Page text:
Preventing and combating anti-Semitic and anti-Muslim hatred in Europe’’ will be the topic of this week’s annual Colloquium on Fundamental Rights in the EU organized by the European Commission in Brussels.
‘’A steady rise in anti-Semitic incidents observed in recent years, culminating in fatal terrorist attacks in several EU countries, has added to the mounting fear and security concerns of European Jews,’’ the Commission said.
This situation has added to the unease felt by many European Jews. Jewish institutions are placed under increasing military or police protection and an increasing number of Jews in Europe are considering emigrating due to security concerns.
‘’Worrying trends have also been observed with regard to anti-Muslim hatred, with growing evidence of an increase in verbal and physical violence,’’ the Commission noted.
While the two phenomena differ in origins, history, manifestations and impacts, both exemplify a worrisome increase in hate incidents in Europe.
The Brussels Colloquium will look at trends and underlying reasons for anti-Semitic and anti-Muslim incidents in the European Union, their impact on people’s lives and rights and will explore ways to counter indifference in society at large.
It will also explore the most relevant avenues to address these phenomena, and examine to what extent they require specific or common responses. Focus will be placed on projects, policies and legislation designed to combat hate crime, online hate speech and discrimination.
‘’This Colloquium meets in the form of a round table which will allow key stakeholders to discuss on an equal footing and in an interactive manner the role of EU and international institutions, Member States, local authorities, civil society, community and religious leaders, the media, education and the world of employment in developing a culture of inclusive tolerance and respect in the European Union.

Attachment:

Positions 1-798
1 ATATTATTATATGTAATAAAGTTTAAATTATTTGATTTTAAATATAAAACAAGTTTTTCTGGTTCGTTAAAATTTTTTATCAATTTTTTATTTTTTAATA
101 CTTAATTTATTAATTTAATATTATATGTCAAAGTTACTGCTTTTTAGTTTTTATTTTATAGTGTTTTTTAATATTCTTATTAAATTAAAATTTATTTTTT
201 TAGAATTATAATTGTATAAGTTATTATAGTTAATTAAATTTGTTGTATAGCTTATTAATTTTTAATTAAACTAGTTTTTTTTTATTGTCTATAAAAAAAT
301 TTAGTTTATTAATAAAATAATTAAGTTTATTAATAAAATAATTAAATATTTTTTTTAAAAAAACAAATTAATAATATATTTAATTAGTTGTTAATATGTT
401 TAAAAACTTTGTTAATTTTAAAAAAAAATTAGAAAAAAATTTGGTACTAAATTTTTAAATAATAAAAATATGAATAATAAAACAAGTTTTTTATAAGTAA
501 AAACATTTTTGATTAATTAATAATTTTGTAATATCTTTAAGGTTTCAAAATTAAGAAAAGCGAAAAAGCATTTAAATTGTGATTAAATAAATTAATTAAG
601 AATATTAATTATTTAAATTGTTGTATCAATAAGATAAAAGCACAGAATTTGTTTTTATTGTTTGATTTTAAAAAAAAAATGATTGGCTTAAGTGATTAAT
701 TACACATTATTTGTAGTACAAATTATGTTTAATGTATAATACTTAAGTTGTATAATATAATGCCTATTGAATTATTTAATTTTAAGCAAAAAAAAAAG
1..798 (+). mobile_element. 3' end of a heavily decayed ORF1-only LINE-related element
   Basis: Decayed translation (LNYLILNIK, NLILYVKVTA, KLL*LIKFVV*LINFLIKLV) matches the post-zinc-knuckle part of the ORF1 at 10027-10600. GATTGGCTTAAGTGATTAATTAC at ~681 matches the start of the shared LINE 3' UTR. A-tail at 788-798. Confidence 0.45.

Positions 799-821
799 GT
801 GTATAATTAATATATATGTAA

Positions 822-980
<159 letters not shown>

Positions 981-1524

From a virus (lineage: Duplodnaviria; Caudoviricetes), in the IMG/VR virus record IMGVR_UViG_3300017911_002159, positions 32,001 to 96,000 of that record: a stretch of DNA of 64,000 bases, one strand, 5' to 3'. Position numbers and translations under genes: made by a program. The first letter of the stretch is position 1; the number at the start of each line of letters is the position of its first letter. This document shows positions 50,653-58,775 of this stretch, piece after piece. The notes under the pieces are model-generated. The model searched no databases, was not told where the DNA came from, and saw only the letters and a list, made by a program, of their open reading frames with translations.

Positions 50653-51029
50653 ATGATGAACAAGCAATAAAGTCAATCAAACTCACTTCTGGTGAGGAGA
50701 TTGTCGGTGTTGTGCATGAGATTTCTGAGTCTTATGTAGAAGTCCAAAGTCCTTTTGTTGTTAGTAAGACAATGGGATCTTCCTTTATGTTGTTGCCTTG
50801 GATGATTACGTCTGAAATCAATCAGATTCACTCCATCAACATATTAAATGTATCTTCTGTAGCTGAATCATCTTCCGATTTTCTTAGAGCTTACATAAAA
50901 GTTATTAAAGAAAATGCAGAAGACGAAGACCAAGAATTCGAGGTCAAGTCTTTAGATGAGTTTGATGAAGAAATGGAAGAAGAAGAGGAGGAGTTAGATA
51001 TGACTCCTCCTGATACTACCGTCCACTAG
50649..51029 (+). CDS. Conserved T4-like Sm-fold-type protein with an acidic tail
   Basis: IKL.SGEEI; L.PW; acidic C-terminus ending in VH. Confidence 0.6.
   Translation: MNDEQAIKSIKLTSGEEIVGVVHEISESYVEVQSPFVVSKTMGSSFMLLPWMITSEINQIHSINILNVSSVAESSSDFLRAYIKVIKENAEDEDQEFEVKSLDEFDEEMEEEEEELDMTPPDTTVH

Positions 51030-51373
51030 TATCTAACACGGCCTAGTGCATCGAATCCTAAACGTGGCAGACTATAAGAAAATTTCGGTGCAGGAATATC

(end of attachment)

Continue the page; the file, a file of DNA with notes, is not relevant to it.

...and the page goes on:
’’The Colloquim, on 1-2 Octoberwill be hosted by European Commission First Vice-President Frans Timmermans and Vera Jourova, European Commissioner for Justice, Consumers and Gender Equality.
European Parliament President Martin Schulz will address the opening session together with Timmermans and Felix Braz, Justice Minister of Luxembourg, the country which currently chairs the European Union.
A panel discussion on specific challenges linked to anti-Semitism will feature European Jewish Congress President Moshe Kantor, Jane Braden-Golay, from the European Union of Jewish Students (EUJS) and Rabbi Albert Guigui, Chief Rabbi of Brussels.
According to the EJC, Kantor will provide ‘’practical steps that can be taken at the European and national state level to increase protection, both legal and law enforcement, which will provide the Jewish community with a greater sense of security in Europe.’’